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School Official Won't Be Charged in Shooting

Violence: Harvard-Westlake's Frank Hedge critically wounded a burglary suspect, but prosecutors lack proof it was not an accident.


VAN NUYS — A Harvard-Westlake School official who shot a teenage burglary suspect on the campus of the exclusive private school will not be charged in the incident, the district attorney's office said Friday.

The decision ends the investigation of Frank Hedge, the school's director of construction and planning, who had armed himself on Oct. 19 after hearing of a suspected early-morning break-in at the Studio City campus.

Hedge, who lives a short distance away in a school-owned house, shot and critically wounded the intruder during the ensuing confrontation. The youth apparently was unarmed.

Officials said they concluded on Friday that the shooting occurred during or immediately after the youth slammed a door on the 54-year-old Hedge as he entered a computer classroom.

Deputy Dist. Atty. Robert L. Cohen said accounts of the incident by both Hedge and the youth were strikingly similar except for the firing of the gun. Hedge, whose arm was injured as it was slammed by the door, told investigators he did not intend to fire. The youth claimed he was shot after he shoved the door and turned to flee, Cohen said.

"There is insufficient evidence to show that the gun did not go off accidentally," said Cohen. "We can't prove that it was not an accidental discharge."

Ralph Peretz, a lawyer for the youth, declined to comment, saying he had not seen the evidence or Hedge's statement to authorities.

Laboratory tests of the youth's clothing indicate the shot was fired anywhere from 18 inches to eight feet from the teenager, Cohen said, which would support either account. Cohen said a key factor in the decision was that only one shot, which struck the youth in the lower back, was fired. A volley of gunfire would have indicated an intentional shooting, leading to a possible charge of assault with a deadly weapon.

The incident occurred after a series of break-ins at the school following completion of a $13-million biology lab and other improvements. Despite beefed-up security measures, the school had been hit by more than half a dozen burglaries, including the loss of $41,000 in computer equipment in August and $35,000 worth of equipment taken in March, police said.

Hedge was in charge of construction projects that were underway on campus when neighbors called him before 6 a.m. on Saturday, Oct. 19, saying they heard noises coming from the campus. There were no security officials on the grounds at the time of the incident, school officials said.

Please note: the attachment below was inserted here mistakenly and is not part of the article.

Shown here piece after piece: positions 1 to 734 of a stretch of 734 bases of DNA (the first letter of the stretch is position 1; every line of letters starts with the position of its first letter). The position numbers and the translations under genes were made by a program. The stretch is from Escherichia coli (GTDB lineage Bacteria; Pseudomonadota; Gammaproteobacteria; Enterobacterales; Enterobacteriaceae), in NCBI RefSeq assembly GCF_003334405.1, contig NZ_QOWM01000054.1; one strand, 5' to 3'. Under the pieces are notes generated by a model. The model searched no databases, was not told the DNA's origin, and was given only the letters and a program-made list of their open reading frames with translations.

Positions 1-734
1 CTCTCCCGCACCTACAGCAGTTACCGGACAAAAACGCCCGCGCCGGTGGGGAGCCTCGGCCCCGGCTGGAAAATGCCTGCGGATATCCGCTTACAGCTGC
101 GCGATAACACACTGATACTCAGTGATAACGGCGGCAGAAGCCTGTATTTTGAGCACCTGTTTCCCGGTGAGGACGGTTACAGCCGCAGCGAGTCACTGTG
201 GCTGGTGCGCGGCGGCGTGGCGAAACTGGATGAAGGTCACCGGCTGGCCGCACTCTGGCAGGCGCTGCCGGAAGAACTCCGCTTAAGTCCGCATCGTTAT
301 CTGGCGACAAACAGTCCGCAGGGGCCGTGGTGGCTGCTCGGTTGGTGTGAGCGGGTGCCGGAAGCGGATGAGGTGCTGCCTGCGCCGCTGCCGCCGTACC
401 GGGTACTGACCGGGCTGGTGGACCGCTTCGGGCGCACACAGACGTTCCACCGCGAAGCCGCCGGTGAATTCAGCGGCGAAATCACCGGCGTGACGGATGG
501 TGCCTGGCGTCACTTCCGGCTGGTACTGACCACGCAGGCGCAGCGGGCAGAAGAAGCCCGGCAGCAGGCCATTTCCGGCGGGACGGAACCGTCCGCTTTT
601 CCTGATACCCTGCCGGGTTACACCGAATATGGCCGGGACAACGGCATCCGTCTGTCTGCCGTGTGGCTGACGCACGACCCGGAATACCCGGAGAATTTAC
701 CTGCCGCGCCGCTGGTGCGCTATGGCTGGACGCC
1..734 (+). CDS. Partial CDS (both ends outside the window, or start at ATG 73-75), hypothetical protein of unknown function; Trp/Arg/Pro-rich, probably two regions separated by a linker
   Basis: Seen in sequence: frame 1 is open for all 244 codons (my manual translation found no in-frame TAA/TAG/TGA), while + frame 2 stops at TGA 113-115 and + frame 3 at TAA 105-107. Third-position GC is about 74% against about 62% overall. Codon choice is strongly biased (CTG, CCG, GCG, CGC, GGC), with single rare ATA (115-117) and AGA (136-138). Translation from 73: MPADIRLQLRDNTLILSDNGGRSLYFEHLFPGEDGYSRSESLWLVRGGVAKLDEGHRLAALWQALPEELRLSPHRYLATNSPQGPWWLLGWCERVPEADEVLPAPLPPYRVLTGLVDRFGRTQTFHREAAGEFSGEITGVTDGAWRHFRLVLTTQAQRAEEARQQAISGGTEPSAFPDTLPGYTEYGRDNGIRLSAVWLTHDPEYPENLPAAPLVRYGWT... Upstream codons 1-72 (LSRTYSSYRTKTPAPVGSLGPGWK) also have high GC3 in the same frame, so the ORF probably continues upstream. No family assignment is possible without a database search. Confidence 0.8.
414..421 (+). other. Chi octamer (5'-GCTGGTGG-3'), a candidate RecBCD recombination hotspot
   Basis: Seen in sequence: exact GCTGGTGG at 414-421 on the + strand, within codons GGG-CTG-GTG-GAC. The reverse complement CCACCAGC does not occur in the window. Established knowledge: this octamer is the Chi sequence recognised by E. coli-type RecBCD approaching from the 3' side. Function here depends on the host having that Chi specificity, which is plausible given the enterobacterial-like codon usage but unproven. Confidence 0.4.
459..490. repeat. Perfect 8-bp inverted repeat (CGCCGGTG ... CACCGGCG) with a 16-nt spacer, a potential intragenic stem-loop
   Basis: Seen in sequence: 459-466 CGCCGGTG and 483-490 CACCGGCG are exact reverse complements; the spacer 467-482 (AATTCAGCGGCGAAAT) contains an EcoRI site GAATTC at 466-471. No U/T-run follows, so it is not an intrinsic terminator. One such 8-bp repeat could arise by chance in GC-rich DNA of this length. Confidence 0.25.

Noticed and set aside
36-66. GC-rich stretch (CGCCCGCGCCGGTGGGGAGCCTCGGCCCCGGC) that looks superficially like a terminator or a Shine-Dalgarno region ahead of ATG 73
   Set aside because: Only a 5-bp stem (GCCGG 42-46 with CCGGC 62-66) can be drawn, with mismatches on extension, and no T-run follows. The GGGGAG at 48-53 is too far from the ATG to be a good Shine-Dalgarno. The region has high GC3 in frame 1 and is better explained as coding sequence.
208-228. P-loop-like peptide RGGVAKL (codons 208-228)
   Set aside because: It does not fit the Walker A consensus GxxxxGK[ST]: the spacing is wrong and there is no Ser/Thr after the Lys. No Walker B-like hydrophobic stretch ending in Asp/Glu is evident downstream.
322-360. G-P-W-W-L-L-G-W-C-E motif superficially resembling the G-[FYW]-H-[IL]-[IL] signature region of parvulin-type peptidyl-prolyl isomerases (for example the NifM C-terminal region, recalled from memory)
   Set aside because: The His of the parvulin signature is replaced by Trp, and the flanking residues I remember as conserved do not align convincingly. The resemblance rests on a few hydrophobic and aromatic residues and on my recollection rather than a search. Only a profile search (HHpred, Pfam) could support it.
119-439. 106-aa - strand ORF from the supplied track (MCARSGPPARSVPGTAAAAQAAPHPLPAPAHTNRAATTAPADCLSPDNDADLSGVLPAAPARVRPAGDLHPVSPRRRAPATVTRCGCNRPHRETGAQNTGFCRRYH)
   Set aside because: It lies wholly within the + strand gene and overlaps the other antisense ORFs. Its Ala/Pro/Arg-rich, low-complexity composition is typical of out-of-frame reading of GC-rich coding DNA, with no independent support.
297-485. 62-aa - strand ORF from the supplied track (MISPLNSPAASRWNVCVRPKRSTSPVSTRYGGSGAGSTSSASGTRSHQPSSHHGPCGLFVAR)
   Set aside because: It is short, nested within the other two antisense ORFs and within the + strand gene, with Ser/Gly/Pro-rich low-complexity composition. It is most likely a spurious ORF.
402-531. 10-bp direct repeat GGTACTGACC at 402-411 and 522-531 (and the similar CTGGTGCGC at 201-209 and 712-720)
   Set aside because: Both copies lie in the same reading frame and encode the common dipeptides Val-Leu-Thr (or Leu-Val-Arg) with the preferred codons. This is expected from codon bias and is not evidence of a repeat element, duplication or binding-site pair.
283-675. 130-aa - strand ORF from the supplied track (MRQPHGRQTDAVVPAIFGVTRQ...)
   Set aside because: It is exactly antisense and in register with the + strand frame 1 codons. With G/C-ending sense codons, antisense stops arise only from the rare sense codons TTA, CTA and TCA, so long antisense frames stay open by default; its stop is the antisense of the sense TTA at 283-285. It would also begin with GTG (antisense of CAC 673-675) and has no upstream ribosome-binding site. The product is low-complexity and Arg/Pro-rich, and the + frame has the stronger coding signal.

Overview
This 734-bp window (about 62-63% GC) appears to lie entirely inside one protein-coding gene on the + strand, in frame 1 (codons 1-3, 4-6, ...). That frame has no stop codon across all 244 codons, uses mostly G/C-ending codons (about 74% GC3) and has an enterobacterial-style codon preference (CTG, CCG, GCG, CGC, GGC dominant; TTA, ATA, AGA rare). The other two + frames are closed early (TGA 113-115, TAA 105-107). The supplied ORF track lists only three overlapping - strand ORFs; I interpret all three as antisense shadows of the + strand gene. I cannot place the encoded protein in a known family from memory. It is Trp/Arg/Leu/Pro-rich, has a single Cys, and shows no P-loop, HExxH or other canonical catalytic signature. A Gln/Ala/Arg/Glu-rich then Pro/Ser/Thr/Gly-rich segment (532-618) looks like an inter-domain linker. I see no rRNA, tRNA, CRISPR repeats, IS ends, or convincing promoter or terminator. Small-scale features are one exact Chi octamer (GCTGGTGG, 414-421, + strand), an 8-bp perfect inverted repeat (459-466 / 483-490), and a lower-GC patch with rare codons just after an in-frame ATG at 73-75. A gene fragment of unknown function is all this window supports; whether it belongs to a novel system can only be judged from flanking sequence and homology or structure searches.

Cohen said Hedge took a semiautomatic handgun and a flashlight with him to investigate, crossing over a bridge the school built between his house and the campus. His carrying a gun was not against the law because Hedge was not on public property, Cohen said.

Hedge's attorney, Michael Magnesen, on Friday described the prosecutors' conclusion as a "good call." He said the three-week investigation had been particularly hard on his client, who had never before been involved in a shooting and was not aware until after the incident that the suspected intruder was a teenager.

"Frank was very concerned for the well-being of the young man," Magnesen said.

The teenager, who underwent emergency surgery following the shooting, is still hospitalized but is expected to recover, his attorney and officials said.

An investigation is continuing into the youth--a resident of the San Fernando Valley but not a Harvard-Westlake student--although charges have not yet been filed. Police said they have not determined if there is any link between the Oct. 19 incident and earlier break-ins at the school.

Police also have not concluded whether other individuals were involved in the incident. Witnesses reported seeing other suspects running from the school at about the same time.

Headmaster Thomas Hudnut said Friday that "the school is continuing to review its security measures." He added: "We have clarified our procedures so that there would not be a repeat occurrence."

Hudnut declined to state how procedures had been changed, particularly concerning weapons on campus. One parent has expressed concern that Hedge was armed while on campus.

Security measures implemented in the past year include the installation of unbreakable glass in windows and gates limiting access on nights and weekends. The Oct. 19 break-in included doors that were smashed with an ax, investigators said.

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